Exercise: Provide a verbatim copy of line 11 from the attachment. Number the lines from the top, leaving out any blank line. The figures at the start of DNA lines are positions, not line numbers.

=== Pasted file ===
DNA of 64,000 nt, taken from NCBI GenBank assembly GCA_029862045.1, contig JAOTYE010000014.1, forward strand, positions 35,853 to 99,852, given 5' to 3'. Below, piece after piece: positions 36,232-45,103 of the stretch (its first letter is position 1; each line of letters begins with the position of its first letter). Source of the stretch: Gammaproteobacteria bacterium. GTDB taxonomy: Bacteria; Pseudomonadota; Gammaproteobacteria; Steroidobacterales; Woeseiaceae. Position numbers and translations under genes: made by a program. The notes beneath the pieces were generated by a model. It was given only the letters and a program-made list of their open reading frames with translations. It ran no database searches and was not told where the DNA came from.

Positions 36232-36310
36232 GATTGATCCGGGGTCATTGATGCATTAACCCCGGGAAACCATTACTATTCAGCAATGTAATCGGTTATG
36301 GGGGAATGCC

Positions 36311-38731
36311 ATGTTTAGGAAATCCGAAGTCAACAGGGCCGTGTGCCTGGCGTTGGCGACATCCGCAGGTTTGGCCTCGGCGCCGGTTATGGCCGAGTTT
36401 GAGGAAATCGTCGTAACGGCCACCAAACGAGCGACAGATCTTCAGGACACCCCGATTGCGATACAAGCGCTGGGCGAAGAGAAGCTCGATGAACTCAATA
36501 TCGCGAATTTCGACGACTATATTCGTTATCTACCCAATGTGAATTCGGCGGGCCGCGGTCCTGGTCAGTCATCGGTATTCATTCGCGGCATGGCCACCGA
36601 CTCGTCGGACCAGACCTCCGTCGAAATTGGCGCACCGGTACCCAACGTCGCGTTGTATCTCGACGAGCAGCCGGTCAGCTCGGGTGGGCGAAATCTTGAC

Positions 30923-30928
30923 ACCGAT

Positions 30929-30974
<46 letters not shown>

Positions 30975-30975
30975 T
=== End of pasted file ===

30923 ACCGAT